Another powerful adaption is GeoRSS, which allows geographic data to be embedded in a feed. Syndicated content can be associated with locations on a map, something which has proven to be useful to the rise of location-based social media. For example, you can get your Foursquare history as an RSS feed, with each location tagged with geolocation data. In fact, a precursor to Foursquare, Brightkite, allowed users to generate custom RSS feeds to track specific spans of time, locations, groups of users, and even control how many items to display. When it came time for Brightkite to shutter its location-based services, it made all user data available to its users via RSS feeds.

Because of these reasons I have typically ignored hype expressing that RSS is on its way out. And then I stumbled across the post Twitter and Facebook Both Quietly Kill RSS, Completely, which was followed up a couple weeks later with Facebook Listens. RSS Added Back to Pages. Will Twitter be next?

This reminded me of an exchange I had on the Picplz API mailing list, where I asked if they would update the RSS they provided with geolocation data (since most photos are associated with a venue pulled from Foursquare). I was told that the RSS pre-dates the API and essentially that there aren’t any changes in the pipe.

In just the last few days I have been struggling with the new MapQuest, trying to figure out how to embed GeoRSS in the new platform. In addition, I noticed that my “classic” MapQuest maps were no longer showing the embedded GeoRSS. After going through the support forum I found that GeoRSS is not (yet) supported in the new MapQuest, and nobody had noticed that it appears to be broken on the classic MapQuest (the solution they told me I should use for now).

So now I find myself wondering about the future of RSS. When Google Chrome doesn’t even show an RSS icon or format it for display, when a new location-based service isn’t adding the GeoRSS features, when a major mapping service doesn’t support GeoRSS in its latest release, when Twitter buries the link for RSS, and when Facebook toys with its removal, I am concerned that they are contributing to the eventual demise of RSS.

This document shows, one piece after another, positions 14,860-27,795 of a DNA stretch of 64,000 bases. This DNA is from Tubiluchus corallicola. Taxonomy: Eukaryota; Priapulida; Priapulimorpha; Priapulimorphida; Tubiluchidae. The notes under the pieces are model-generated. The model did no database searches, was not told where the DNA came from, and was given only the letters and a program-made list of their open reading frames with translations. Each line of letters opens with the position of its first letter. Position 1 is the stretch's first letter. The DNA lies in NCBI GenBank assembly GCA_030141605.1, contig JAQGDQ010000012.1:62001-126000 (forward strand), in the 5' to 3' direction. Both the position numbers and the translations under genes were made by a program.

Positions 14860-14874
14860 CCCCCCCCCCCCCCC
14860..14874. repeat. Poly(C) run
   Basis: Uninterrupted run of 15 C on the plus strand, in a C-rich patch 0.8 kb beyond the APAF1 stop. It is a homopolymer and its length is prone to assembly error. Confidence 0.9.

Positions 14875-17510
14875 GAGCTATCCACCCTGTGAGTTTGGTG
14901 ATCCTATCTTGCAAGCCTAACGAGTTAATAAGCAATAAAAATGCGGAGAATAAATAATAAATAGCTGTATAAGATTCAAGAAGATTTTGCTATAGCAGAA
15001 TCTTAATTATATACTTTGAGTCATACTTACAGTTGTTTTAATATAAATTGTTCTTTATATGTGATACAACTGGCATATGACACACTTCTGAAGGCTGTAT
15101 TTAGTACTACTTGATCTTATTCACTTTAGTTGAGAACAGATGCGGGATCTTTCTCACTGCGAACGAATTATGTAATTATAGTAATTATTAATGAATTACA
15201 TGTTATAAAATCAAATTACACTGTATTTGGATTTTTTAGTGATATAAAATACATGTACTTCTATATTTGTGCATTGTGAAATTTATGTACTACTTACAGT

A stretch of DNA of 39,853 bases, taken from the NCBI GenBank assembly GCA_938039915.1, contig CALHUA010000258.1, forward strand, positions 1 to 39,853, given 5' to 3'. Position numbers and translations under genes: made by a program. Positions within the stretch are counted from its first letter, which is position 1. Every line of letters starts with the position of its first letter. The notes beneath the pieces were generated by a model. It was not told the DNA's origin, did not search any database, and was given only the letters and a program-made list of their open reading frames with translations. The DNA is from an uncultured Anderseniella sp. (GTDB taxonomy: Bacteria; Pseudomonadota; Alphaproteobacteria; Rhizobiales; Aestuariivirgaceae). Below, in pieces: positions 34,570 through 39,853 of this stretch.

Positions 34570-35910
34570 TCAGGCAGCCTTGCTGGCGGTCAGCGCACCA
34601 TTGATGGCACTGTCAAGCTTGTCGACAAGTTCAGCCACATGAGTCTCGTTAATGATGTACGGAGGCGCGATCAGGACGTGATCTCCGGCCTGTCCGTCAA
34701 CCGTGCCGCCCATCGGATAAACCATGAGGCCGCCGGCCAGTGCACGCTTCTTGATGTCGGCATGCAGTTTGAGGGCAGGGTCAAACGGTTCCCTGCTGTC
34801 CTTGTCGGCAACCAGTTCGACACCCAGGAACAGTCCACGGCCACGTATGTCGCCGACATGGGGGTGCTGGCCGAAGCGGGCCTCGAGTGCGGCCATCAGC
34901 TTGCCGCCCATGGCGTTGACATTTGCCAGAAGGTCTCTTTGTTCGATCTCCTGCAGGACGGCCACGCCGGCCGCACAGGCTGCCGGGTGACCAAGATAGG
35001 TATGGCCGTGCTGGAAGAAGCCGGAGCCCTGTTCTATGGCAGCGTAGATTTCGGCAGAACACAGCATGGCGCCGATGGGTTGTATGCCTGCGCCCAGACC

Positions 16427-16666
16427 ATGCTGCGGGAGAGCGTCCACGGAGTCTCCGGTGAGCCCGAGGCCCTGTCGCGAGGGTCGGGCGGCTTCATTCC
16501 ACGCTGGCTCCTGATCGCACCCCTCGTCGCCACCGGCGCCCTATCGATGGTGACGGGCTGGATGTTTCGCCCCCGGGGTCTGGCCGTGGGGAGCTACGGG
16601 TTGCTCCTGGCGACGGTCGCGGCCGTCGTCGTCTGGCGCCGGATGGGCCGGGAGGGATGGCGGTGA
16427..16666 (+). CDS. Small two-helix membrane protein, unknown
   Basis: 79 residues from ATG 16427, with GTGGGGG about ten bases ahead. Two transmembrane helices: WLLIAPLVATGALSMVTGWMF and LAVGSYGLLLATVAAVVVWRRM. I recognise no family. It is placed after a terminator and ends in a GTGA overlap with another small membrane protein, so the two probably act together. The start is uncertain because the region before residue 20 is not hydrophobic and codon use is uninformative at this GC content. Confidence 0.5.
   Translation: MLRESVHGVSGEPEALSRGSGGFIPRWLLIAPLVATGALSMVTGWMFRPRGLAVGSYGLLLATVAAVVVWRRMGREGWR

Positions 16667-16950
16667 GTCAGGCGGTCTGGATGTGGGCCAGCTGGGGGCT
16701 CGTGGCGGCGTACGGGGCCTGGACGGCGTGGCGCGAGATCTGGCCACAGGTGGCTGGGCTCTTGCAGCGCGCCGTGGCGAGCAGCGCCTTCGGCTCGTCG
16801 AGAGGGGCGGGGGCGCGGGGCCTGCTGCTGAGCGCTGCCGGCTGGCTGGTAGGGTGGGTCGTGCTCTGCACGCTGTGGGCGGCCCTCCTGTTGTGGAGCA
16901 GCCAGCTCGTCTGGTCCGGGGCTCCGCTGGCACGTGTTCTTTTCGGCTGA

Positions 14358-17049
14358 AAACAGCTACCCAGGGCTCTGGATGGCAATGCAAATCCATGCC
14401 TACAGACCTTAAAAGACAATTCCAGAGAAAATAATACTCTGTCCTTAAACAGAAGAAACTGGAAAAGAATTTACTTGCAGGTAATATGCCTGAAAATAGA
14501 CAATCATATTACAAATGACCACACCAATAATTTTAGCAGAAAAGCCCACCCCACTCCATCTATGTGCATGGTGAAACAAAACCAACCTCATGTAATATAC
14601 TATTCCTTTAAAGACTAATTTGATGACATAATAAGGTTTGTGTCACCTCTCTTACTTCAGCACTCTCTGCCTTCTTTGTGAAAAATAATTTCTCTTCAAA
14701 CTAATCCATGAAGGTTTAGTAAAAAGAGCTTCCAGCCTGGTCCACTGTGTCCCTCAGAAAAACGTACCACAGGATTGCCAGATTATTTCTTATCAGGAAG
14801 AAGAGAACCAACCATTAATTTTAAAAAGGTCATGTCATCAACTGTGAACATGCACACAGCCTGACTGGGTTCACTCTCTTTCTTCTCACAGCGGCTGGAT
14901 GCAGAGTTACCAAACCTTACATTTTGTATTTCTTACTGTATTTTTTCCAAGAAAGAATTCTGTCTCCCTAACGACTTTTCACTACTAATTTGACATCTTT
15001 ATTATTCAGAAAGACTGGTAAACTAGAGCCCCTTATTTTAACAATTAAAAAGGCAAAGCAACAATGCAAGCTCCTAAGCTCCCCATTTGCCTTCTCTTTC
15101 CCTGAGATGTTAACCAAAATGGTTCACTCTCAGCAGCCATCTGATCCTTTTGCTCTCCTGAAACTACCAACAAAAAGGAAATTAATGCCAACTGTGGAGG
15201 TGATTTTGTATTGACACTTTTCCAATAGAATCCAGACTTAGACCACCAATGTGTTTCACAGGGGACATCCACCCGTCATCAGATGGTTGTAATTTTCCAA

I understand that content drivers (Twitter and Facebook) who survive on advertising revenues want to drive their brand and, ideally, their advertising to end users. Widgets that include a brand and drive people back to the advertising on the parent site make sense. For services and platforms (Picplz and MapQuest), pushing developers to a proprietary API increases the developers’ investment in your platform, making it less likely for them to peel off when they can’t simply apply their code to the next shiny new thing.

Unfortunately, these all combine to make the barrier to content syndication higher for everyone. While we can still wield an RSS parser to syndicate much of this content (often the one built into a blog, but typically a module within a CMS or other platform), it may be a matter of time before we lose the freedom to rapidly and repeatedly re-use a tool already in our belt. It may also be a matter of time before we as developers forget we should always build an RSS feed when we are instead enamored with the ability to claim our product or service has an API — even if it’s not offering any more than an RSS feed can offer.

As developers we need to make sure we are helping our users, future developers, and ultimately our clients, by leveraging standardized tools. When it comes to content syndication and generally sharing data, RSS is the common denominator and typically worthy of implementation as the first step in a solution. If we aren’t continuing to use it and expect it, the walled gardens and self-congratulatory APIs will catch up to us.